When you haven’t walked in our footsteps and you decide what’s best for us, you design something ‘for us’ without us leading it, we won’t work with you again.

I ended up feeling safer in my protective skin because of these years. I studied in this skin, I made friends in this skin and I began my career in this skin. It never felt right though. Sometimes I would share a post on my facebook page that was about the injustice to Indigenous people and I would get little to no support. No ‘likes’, apart from my family and a select few. I felt alone and enraged, disappointed and sadden and then, I decided I couldn’t stand it anymore and I began the journey of ‘consolidating’ my two selves.

So now I am trying to figure out what this looks like, it feels lonely and scary, but it also feels like healing and recovering.  

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POV: Light-skinned Blakfulla

My name is Nova Garnier. I am a proud Indigenous Australian with blood ties into the Torres Strait Islands and Palm Island. I grew up on Noongar Boodjar (country) in Western Australia, and am currently living on Larrakia land in Darwin, Northern Territory.

I acknowledge the Larrakia people, whose land I currently reside. I thank them for allowing me to live on such beautiful country and I acknowledge their deep connection to both the land and sea. I pay my respects to Elders both past, present, and emerging.

Today’s blog is about a subject I hold very close to my heart and is a big part of the fabric of my being. I hope this blog brings some education and understanding around what it’s like to be a light-skinned blakfulla in 2020 and empowers others who may be feeling a little lost, and show them that they are not alone on their spiritual journeys.

“You’re too white to be Indigenous”

“Yeah but you’re not like the others ones. You’re one of the good ones”

“What percentage are you?”

My whole life I have heard these remarks. When others questioned my identity, it made me question my own identity. Growing up on the other side of the country, where my family was not from, I felt lost and like I didn’t belong.

It’s only in recent years, after reaching out to family and meeting other mob’s from all over, that I finally felt connected. It was at my first Indigenous Uni Games in 2016 in Brisbane (now known as Indigenous Nationals), that I credit to my full ‘spiritual awakening’. It was the energy in the room that awoke something in me. The energy in the songs, the energy in the dances, the energy that was sending vibrations throughout my entire body because of this collective group. Everyone just accepted each other for who they were. There was no questioning of identities, there were no ignorant remarks. Everyone just saw each other as their brothers and sisters. It helped me heal and I finally started accepting myself.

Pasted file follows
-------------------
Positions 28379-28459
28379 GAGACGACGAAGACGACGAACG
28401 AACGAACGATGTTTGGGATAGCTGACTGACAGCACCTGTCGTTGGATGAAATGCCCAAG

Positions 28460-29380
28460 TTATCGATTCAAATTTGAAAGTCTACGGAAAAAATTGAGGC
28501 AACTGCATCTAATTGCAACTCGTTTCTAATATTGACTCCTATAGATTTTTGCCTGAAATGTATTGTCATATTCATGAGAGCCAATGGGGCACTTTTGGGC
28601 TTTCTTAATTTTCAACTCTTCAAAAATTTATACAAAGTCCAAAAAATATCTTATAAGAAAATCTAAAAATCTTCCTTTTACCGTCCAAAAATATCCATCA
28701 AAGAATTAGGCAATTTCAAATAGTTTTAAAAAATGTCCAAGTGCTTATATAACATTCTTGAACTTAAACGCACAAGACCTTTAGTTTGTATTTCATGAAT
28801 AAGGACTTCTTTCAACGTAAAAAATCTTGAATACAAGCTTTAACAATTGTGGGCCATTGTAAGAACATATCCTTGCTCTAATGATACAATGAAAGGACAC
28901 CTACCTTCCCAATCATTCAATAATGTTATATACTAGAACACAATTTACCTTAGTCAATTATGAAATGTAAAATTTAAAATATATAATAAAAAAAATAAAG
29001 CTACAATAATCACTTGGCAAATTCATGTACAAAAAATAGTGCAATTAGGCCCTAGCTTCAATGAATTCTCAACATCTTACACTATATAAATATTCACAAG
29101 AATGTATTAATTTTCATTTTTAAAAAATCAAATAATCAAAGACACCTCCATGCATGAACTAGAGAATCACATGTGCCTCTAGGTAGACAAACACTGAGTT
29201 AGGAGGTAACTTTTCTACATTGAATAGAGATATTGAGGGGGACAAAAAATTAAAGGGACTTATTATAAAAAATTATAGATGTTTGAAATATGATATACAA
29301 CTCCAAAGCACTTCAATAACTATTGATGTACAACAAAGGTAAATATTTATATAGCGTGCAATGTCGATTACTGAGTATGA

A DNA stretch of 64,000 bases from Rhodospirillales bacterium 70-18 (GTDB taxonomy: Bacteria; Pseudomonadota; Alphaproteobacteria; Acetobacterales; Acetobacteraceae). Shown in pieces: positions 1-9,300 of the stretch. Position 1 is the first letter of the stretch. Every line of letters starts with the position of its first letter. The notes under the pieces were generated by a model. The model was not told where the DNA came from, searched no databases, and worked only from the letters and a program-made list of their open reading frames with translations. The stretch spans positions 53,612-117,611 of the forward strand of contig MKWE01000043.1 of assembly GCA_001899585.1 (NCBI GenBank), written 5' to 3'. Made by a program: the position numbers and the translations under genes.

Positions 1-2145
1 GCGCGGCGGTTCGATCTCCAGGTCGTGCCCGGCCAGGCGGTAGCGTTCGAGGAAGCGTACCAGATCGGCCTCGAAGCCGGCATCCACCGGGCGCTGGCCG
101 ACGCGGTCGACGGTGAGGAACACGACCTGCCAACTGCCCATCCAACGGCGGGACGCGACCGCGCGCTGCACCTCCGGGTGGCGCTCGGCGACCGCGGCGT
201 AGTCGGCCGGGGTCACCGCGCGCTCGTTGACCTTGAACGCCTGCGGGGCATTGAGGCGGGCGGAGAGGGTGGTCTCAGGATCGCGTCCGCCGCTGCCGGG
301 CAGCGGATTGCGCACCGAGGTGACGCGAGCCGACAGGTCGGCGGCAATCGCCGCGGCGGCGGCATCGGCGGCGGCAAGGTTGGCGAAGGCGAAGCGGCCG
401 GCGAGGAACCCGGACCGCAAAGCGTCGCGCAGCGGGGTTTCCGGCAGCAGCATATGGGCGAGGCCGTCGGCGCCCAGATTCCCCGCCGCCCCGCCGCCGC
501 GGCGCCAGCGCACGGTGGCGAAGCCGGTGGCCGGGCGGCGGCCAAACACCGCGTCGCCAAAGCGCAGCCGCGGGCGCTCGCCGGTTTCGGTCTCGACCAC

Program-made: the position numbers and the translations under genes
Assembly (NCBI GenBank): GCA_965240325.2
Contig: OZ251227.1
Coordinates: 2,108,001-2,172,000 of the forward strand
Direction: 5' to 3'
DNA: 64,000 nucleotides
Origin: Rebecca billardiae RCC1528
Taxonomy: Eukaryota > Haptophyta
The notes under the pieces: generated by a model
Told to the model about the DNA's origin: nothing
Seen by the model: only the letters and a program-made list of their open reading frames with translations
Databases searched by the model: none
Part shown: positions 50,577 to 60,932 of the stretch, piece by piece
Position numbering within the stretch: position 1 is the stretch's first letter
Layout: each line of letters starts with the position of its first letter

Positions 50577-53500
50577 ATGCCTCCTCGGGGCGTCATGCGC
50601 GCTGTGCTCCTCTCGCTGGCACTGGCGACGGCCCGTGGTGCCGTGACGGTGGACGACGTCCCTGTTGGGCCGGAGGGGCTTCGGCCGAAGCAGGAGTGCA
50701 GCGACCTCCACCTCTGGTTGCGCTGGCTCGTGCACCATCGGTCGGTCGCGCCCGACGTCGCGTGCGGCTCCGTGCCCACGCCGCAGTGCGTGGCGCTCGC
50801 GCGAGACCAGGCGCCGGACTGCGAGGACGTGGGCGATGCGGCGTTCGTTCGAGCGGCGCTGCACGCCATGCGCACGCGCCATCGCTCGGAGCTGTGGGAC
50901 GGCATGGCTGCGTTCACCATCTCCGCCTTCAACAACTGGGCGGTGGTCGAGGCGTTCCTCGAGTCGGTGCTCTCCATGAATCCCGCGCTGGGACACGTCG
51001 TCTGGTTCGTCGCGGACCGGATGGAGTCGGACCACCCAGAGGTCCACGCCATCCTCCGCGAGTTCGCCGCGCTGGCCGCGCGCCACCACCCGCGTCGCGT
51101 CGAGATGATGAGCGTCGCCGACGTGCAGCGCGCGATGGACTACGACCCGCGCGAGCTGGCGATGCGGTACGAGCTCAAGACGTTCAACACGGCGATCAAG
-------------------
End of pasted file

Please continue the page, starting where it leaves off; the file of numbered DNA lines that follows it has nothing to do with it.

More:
I’m still on my spiritual journey, and I still have days where I sometimes feel like I’m an impostor in my own skin. I’ve learned when this happens, to just breathe, lay down on the Earth, and have faith that the old people are guiding me and that I’m doing the right thing for myself and my people.

My roots now run deeper than these ignorant remarks.

My blood memory is strong and my connection with my ancestors is undeniably fierce. I draw upon their strength and their experiences to find my own power.

The education system let me down, and it let you down too. I’ve spent the last few years educating myself and decolonising my thinking. At first, it was my safeguard to have the ability and confidence to defend myself when my identity was being questioned by others. It has now grown into a necessity to walk in both worlds, to progress forward as a united Australia.

WE have the opportunity to move forward together, hand in hand, as one collective nation. A nation built on mutual trust and respect. A nation that recognises past wrongdoings, and commits to a better future. A nation that acknowledges and celebrates Indigenous cultures at its core. A nation in which all are welcomed and all are valued.

One of the projects I am actively involved in with Indigenous Business Australia is the Futures Forum project. At the start of this, we were asked to present our 50-year vision for Indigenous Australia, mine is as follows:

Aboriginality will not be defined by skin colour, geographical location, or social demographic, but in the DNA of the collective will be the DNA of Aboriginal and Torres Strait Islanders. In essence, the strong sense of self, belongingness, and connection that comes with that will flow through the veins of the generations 50 years from now. We won’t have to have NAIDOC and Reconciliation week because it will be a way of life. Every organisation will be embedded with this real and vibrant force and not just tokenistic.

Check out more from Nova below:

Nova xo